To Be or Not to Be: Gluten Free


By Megan Gallagher

       I’m sure you’ve heard of one of the most recent popular topics in the nutrition world – going gluten-free. I have had multiple friends and family question me about this new diet craze, which makes me think that not everyone knows much about it. For those of you that have been wondering about whether or not you should consider eating gluten-free, take a look at these facts:

 What is gluten?

       Gluten is the protein found in most grain products. It is found in wheat, barley, rye, and triticale, which is a cross between wheat and rye. Some examples of foods that contain gluten are bread, cakes, cereal, cookies, pasta, seasoned rice mixes, beer, and snack foods such as potato or tortilla chips. Gluten can also turn up unexpectedly in medicines, toothpastes, makeup, chocolate, soy sauce, and deli meats. If you are avoiding gluten consumption, it is very important to read the ingredient lists and warning labels on all products before purchasing and consuming them.

 Why do people avoid gluten?

        The major reason that an individual does not eat gluten is because he or she has been diagnosed with celiac disease. Celiac disease is an immune system reaction in the small intestine caused by the consumption of gluten. The reaction causes inflammation within the lining of the small intestine and may even prevent the gut from absorbing certain nutrients. The inflammation can eventually cause unhealthy weight loss, malnutrition, bloating, cramps, and other gastrointestinal problems. There is no cure for celiac disease, except to avoid all foods and other products containing gluten. If you think you may have celiac disease you should consult with your physician right away.

        Another common reason individuals avoid gluten is because they have a sensitivity to gluten. This means that the individual does not have celiac disease, but when he or she follows a gluten-free diet they feel much healthier and do not have gastrointestinal problems such as bloating or cramping.

       Following a gluten-free diet is also a trend for individuals suffering from autism spectrum disorders (ASD). While there has not been much controlled scientific research completed on this topic, many care takers report anecdotally that eliminating gluten (and often casein as well) from the diet of the individual with ASD results in improvements in aspects of learning, attention, and tolerance for sensory stimuli.  It is thought that individuals with autism have an allergy or high sensitivity to foods containing gluten, so having them follow a gluten-free diet will have a positive impact on their life.

 Why shouldn’t everyone be on a gluten-free diet?

       I’m sure most of you are wondering why we shouldn’t all just avoid gluten in our diet? Well for one, gluten is found in many nutritious foods. Gluten itself does not have many nutritional benefits but the common foods it is found in do. These foods usually have a high concentration of vitamins, minerals, and fiber. Also, think about your average meal- you probably have at least one or two sources of grains in there, right? This can include bread, pasta, cereal, wild rice mixtures, barley, and much more. It is extremely difficult to permanently cut all wheat, barley, rye, and triticale foods out of the diet. Gluten is also found in beer, a very popular drink among the 21+ year old population.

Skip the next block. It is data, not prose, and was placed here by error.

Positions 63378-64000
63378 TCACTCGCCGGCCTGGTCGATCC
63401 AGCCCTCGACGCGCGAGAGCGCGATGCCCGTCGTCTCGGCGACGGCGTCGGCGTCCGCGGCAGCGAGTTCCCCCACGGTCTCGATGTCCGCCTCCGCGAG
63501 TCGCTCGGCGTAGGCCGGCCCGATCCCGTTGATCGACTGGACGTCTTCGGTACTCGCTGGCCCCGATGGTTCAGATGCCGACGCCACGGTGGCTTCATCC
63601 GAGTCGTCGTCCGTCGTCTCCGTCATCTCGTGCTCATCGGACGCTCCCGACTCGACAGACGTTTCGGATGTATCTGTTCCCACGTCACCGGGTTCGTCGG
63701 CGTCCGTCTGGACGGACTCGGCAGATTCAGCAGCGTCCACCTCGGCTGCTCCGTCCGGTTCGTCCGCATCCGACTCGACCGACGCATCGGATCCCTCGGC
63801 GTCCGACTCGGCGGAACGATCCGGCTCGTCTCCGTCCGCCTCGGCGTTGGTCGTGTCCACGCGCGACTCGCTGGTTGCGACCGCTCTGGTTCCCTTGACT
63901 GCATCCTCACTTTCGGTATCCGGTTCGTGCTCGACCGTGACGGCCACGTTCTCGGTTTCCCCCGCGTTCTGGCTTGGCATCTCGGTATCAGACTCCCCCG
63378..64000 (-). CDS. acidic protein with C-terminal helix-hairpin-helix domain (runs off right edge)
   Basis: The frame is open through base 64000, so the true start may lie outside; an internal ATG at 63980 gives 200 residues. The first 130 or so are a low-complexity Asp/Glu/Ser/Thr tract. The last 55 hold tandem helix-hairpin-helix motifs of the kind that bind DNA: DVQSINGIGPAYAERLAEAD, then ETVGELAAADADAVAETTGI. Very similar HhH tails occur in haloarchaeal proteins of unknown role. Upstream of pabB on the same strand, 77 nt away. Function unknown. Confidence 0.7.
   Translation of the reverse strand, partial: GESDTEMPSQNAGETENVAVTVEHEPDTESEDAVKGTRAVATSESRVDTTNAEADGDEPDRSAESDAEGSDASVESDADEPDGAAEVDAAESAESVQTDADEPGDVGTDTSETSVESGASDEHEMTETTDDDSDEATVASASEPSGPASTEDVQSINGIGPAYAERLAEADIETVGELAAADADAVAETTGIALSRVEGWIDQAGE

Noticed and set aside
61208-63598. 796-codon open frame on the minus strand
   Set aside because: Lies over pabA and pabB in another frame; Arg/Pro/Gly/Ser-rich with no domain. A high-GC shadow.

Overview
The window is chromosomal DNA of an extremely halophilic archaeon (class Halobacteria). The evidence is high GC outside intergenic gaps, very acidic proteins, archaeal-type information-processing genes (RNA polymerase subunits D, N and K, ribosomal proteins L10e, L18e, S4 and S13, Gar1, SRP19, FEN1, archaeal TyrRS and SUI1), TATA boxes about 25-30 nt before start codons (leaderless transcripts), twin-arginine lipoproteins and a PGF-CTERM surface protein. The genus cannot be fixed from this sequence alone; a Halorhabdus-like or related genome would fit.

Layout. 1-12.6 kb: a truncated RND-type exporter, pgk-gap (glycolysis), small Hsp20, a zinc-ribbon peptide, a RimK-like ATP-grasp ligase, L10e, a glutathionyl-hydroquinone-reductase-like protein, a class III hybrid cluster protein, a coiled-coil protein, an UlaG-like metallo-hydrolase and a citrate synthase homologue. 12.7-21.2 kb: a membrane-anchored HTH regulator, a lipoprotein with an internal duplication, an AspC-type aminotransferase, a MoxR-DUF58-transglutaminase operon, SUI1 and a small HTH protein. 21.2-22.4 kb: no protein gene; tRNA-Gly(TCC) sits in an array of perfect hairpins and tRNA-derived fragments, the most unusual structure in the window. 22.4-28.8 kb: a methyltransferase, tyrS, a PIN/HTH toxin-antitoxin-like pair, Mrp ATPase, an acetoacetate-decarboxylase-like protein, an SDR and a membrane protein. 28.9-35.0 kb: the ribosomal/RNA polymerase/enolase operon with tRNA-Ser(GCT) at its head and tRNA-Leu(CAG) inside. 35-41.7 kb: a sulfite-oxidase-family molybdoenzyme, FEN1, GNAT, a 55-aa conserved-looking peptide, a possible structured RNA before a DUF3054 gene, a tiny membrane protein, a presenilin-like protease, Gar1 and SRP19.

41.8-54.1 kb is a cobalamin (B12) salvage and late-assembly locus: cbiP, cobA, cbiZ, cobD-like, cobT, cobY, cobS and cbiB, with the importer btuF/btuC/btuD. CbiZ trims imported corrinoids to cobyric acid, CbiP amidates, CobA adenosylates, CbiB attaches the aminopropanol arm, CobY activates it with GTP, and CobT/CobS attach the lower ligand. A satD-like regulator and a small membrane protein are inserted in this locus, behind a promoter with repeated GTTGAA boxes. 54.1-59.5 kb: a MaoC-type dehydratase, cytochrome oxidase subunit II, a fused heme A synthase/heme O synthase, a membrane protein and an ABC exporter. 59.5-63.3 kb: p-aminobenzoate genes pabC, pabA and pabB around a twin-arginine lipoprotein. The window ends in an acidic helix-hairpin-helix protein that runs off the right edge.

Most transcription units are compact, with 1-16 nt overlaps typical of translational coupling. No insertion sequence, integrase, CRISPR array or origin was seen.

Well now you are probably thinking something along the lines of, “Well why we don’t just buy breads, beer, pastas, etc. labeled gluten-free?” Unless you have an unlimited supply of money for your grocery shopping, this idea will hurt your wallet.  According to a study done by Dalhousie University Medical School, Division of Gastroenterology and Nutrition, Department of Pediatrics, the average unit cost of a gluten-free food is 242% more than regular, gluten-containing foods. This means that if you bought a unit of bread for $3.00, the gluten-free unit of bread could cost up to $7.26! Does it really seem worth it to eat gluten-free products if you don’t need to?

        The main risk to going gluten-free when you don’t have a gluten intolerance, celiac disease, or autism is that you run the risk of becoming extremely malnourished. Foods that contain gluten on average also contain essential nutrients such as B vitamins, calcium, iron, magnesium, zinc, and fiber. You also must be extremely conscious of what you are eating because many foods contain small traces of gluten or are cross-contaminated with product containing gluten.

       One common rumor I have heard is that a gluten-free diet helps you lose weight. This is not necessarily true. One may lose weight when avoiding gluten because they are eating less calories and nutrients than they were previously. Consuming a very low amount of calories and nutrients is not a healthy way to lose weight and may eventually result in malnutrition. Also, some gluten-free foods available at the grocery store are extremely high in saturated fat, cholesterol, sugar, and sodium, which may cause an increase in calorie intake and weight gain.

       To sum up my point, if you do not need to avoid gluten, then don’t. It is not worth the risk of malnourishment or high costs of gluten-free foods. If you think you have a gluten intolerance or celiac disease, you should consult a physician. If you know someone who is autistic and think that a gluten-free diet may help them, you should conduct a more detailed research. Gluten is a very common protein found in most foods that Americans eat daily. Think about how much you enjoyed that pasta you had the other day for dinner, or that bowl of cereal you have every morning for breakfast- is it worth it to cut it out of your diet if you don’t need to? I don’t think so.

 

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